In Genoa, it is traditional to boil a small peeled potato along with the pasta.
Then the potato is chopped into chunks and tossed with the pasta and pesto.
To serve with pasta, combine with a few tablespoons of hot pasta cooking water to dilute pesto just before it is tossed with the pasta. (Pesto is not cooked.)
1/4 cup butter or margarine, softened
1 cup grated Parmigiano-Reggiano, Pecorino Romano or Parmesan cheese
3 cups fresh basil leaves (washed in cold water and left to dry, don’t rub) (discard stems)
1 clove garlic, crushed
1/4 cup extra-virgin olive oil
2 tablespoons walnuts or pine nuts, finely chopped or crushed
1/2 teaspoon coarse salt
Choose one of the two methods below to combine pesto ingredients.
Add to spaghetti or linguine in heated serving dish, and toss until well coated. T
he Traditional Italian Way – Mortar and pestle method: Pesto is pounded in a mortar and pestle until the right consistency is reached.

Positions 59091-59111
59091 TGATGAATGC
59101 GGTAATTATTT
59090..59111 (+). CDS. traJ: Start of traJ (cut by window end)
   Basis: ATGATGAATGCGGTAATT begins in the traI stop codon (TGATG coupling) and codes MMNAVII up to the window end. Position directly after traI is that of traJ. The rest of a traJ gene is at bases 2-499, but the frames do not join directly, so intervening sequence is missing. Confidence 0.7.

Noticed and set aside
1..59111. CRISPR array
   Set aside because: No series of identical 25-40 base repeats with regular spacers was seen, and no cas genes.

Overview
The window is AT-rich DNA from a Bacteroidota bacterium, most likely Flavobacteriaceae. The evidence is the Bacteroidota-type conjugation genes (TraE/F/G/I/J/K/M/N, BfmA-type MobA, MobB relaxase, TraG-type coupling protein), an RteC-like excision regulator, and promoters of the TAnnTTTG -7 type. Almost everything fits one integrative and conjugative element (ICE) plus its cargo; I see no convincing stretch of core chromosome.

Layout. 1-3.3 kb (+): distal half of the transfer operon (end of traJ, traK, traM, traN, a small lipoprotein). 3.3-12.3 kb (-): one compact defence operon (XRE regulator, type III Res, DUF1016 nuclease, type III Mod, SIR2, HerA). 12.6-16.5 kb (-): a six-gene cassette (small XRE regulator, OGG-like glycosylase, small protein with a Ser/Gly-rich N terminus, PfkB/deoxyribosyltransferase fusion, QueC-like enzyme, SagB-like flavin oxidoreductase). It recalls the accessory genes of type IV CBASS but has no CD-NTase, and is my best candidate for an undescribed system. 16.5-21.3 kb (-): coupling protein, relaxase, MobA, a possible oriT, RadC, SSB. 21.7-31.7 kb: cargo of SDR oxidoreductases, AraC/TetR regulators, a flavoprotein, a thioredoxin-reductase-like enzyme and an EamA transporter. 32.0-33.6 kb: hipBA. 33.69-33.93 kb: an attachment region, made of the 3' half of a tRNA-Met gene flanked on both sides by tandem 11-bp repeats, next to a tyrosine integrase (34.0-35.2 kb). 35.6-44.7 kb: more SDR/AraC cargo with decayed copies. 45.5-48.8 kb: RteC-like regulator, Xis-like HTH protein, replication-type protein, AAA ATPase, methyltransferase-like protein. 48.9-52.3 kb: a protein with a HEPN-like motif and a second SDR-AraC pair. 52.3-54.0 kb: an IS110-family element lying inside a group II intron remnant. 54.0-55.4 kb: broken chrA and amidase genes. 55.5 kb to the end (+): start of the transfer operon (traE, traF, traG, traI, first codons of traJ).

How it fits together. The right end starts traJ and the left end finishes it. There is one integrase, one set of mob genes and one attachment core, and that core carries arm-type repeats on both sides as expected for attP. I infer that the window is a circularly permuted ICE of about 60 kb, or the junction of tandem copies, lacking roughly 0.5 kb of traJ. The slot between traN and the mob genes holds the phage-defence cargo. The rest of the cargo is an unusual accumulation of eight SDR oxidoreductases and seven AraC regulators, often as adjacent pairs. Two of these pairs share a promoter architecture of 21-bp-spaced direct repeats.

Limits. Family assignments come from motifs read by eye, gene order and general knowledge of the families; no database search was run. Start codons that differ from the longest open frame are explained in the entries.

Use a light circular movement of the pestle against sides of mortar.
Start with garlic and add basil leaves and salt. Next add walnuts or pine nuts and crush with pestle until they are well blended.
Add cheese and stir until a green paste is formed. Add oil gradually, then butter or margarine.
Blend until creamy and thick.
Blender method: Place all ingredients in a blender and blend on high speed for one minute.
Pesto should be thick and creamy. Note: If desired, prepare sauce a day ahead, and refrigerate, covered.
Before serving, let warm to room temperature, and mix well. Yield: about 1 cup sauce, or enough for 1 lb. spaghetti or linguine.